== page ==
Someday I will plant these beds with more flowers, but for now, we’re going to live with it as is and add things over time.

Deer travel through this area so that limits what I would do out here and it’s pretty shaded with all the trees.

Formal garden with gazebo, garden statues, boxwoods, dogwoods blooming, and trees.
close up of garden statue in formal garden by boxwood and blooming dogwood

I want to see how the lonicera does growing up the gazebo. That needs a little more sun than shade so it will be interesting to see if it flowers over time.

The plants are still fairly young so whenever I come out to the gazebo, I wrap the vines around the pillars.

There is also a rose planted here that doesn’t look like it’s doing so well, so I’ll probably dig it out and move it to the cottage garden.

Chris and I come out here on the weekends and sit for a spell with a glass of wine. There are benches that surround the gazebo so it’s fun to sit there and enjoy the garden views.

close up of gazebo with bench seating

The architecture is so cool too, isn’t it?

Not sure if I’ve mentioned this recently, but my husband is an architect so he has a different appreciation for the artistry involved with this structure.

The details on it are so cool too.

close up of garden statue in formal garden with dogwood tree in bloom and pachysandra

The Backyard Garden

The backyard gardens have a lot of specimen plants.

From a weeping european larch to a weeping hemlock, japanese maples with azaleas and rhododendrons, this backyard garden has alot of pretty plants that provide structure and character.

I’m finding so many shrubs and small trees here that I wanted to plant at the other house, but did not have room for.

So it’s a real thrill to have them all here now! And I had no idea what everything was because we saw it in fall when the leaves were dropping.

The backyard gardens are also pretty unique because it has two benches that were sculpted from trees and a beautiful tree sculpture in the shape of koi.

backyard garden with bench sculpted from a tree, japanese maple and azaleas with green fence and wooded forest

As the season progresses, the lenten roses still have blooms but they are fading and getting much larger!

Seriously, I’m in love with this perennial!

And the azaleas look so pretty against the green fence. When we first moved here, I wanted to paint the green fences white down the road, but now that I’m seeing them with everything blooming and leafed out? It’s gorgeous!

So I’m not changing a thing there.

close up of flowering azaleas in pink and red and lenten rose

And while we are over her, isn’t this foliage just gorgeous?

When designing a colorful garden, don’t just look for blooms, look at foliage color.Because foliage does SO MUCH in the garden.

And if you get plants that get amazing fall foliage color? Even better.

close up of japanese maple with chartreuse foliage
close up of azalea blooms with boxwoods and spanish bluebells in garden against green wood fence with lattice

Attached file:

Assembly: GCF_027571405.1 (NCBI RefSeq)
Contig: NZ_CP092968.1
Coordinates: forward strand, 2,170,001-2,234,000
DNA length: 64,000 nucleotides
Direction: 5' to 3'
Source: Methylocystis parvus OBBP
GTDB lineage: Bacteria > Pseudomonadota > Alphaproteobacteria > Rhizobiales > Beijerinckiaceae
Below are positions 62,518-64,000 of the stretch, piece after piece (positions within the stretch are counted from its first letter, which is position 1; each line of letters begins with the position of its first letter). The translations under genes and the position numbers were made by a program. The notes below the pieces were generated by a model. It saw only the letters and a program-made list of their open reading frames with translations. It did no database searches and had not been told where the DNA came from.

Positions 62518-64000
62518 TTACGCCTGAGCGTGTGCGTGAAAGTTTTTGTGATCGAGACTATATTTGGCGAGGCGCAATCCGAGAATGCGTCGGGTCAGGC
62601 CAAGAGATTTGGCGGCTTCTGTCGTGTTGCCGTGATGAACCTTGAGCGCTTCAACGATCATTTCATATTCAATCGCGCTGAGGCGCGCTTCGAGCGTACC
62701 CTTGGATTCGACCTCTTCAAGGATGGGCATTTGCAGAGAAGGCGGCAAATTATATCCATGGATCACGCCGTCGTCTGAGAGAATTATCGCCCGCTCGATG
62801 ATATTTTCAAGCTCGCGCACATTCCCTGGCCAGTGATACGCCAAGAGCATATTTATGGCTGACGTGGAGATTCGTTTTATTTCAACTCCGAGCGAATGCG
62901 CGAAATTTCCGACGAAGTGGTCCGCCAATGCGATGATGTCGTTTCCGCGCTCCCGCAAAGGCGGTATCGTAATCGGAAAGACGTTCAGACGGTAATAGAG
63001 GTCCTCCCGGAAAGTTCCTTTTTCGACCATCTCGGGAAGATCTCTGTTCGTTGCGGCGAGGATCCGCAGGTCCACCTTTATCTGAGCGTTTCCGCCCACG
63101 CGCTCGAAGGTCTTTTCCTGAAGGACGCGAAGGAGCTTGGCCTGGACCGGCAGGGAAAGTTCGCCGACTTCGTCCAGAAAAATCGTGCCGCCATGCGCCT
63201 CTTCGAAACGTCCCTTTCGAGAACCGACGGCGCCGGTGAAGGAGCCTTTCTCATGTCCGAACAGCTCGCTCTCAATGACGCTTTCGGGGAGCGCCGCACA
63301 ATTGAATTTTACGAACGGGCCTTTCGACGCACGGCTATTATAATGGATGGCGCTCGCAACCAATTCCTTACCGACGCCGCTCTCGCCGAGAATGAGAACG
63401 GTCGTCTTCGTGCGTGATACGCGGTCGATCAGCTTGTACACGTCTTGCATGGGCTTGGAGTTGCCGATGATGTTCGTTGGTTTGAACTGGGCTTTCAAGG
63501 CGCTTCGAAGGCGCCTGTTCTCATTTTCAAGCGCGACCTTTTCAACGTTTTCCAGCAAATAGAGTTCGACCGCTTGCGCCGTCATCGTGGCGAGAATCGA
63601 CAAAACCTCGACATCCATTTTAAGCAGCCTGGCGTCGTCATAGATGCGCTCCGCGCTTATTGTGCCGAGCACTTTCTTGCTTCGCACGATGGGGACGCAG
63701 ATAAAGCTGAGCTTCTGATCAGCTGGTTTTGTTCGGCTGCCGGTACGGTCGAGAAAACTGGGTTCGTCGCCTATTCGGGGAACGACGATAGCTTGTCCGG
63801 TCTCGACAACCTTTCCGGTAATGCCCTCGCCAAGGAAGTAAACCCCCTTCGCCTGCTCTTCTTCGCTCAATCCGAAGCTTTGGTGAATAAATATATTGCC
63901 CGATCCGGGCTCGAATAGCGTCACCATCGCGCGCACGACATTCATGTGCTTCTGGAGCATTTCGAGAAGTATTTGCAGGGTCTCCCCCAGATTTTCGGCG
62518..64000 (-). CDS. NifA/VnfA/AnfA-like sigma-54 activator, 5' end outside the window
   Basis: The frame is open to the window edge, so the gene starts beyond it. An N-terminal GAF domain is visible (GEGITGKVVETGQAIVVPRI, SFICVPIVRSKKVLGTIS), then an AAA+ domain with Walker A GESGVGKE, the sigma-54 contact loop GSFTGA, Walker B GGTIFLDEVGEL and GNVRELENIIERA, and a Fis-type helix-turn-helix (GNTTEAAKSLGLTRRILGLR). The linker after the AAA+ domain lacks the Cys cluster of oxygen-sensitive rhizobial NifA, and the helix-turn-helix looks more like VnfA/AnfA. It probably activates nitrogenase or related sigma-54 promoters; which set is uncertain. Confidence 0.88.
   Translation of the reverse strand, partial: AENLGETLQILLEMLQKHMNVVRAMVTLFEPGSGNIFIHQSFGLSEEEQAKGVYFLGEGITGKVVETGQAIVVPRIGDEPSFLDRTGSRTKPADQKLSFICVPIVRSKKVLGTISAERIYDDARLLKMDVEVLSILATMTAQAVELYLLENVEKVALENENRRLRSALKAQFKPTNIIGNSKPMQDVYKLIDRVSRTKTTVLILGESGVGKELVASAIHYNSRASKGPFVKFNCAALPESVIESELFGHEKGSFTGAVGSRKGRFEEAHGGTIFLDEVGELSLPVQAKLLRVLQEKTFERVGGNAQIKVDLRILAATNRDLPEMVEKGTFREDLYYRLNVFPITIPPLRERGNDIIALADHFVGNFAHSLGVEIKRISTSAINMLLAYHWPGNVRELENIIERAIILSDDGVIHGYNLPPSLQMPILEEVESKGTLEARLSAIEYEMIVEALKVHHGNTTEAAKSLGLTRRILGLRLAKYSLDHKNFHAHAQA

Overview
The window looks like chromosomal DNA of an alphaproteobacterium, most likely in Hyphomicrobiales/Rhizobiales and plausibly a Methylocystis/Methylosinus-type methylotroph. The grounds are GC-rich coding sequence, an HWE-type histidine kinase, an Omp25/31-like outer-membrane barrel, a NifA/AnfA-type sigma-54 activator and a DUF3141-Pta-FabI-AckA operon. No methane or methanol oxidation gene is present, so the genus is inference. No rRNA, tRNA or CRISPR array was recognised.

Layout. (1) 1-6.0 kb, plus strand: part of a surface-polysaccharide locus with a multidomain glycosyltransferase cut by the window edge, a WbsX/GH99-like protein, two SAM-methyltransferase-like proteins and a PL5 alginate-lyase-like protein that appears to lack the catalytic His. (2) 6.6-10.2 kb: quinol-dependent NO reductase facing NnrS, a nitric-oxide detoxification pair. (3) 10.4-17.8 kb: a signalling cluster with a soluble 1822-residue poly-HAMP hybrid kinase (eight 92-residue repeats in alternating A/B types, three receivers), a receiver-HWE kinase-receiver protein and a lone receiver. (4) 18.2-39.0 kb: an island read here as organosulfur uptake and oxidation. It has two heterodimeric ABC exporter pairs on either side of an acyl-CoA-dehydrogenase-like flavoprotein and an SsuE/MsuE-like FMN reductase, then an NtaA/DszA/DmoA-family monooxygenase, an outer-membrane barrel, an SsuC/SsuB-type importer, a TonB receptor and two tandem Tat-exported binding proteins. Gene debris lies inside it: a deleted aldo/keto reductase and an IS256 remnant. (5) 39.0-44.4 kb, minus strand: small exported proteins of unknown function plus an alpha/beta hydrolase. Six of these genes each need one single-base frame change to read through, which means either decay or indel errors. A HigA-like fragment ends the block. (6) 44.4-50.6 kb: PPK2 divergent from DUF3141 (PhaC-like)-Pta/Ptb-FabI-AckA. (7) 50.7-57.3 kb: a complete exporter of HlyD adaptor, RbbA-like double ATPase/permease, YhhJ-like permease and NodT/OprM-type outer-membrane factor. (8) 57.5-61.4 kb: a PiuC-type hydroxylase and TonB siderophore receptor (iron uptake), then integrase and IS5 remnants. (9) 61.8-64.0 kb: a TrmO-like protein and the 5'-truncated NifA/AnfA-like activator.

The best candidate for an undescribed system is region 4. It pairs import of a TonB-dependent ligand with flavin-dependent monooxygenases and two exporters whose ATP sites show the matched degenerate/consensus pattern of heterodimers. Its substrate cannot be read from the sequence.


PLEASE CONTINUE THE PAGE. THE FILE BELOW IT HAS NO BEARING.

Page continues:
The Zen Garden

And the last garden we are dropping by today is the zen garden. I started adding planters here in early spring and haven’t gotten around to planting more.

It is on my list for next week though, because I want to soften the lines of the hardscaping with more color and flowers.

Originally, I thought I could move a lot of my houseplants out here, but it’s a little too sunny for them.

Small pond garden in the zen garden with japanese maple, sambuca nigra elderberry and blooming azaleas and rhododendrons with garden statue
outdoor planters for spring with ranunculas, pansies and helianthus sunbelievable in zen garden by small pond

So I need to pot up some plants to add more character to the zen garden.

Although I haven’t gotten around to it yet, it still looks amazing!

There are a few bearded and siberian irises blooming and we have a sambuca nigra that’s just about to bloom.

I ALWAYS wanted to plant this shrub in my former garden but just didn’t have the space.

It’s a beautiful plant because the foliage is dark, lacy and adds a lot of texture and dimension around the pond with the japanese maple.

Zen garden with pond garden bearded irises, japanese maple and hardscaping
close up of bearded iris

I plan to work more on the beds back here in the fall when it’s time to dig and divide plants again.

Because I’m doing so much in the new cottage gardens, I don’t have the energy to do it this spring.

So it’s on my list for fall! There’s a huge area that we see from our family room that has almost nothing there. It will look beautiful with divisions from other plants around the property.

close up of the zen garden from above with garden statue and small pond garden

Want to See the Gardens in Real-Time? Watch it on YouTube!

Join me for a walkabout in all of the gardens where we’ll chat about what’s blooming and popping up in my new gardens.

So grab a cup of coffee, tea, or whatever you want, and let’s enjoy a stroll through the beds!

close up of foxgloves for may gardening tour and planting ideas
Planting Ideas and May Garden Tips with close up of nepeta
The prettiest may garden and planting ideas with close up of nepeta and salvia may night

Thank you so much for following along.

Enjoy a beautiful day! xo

Stacy Ling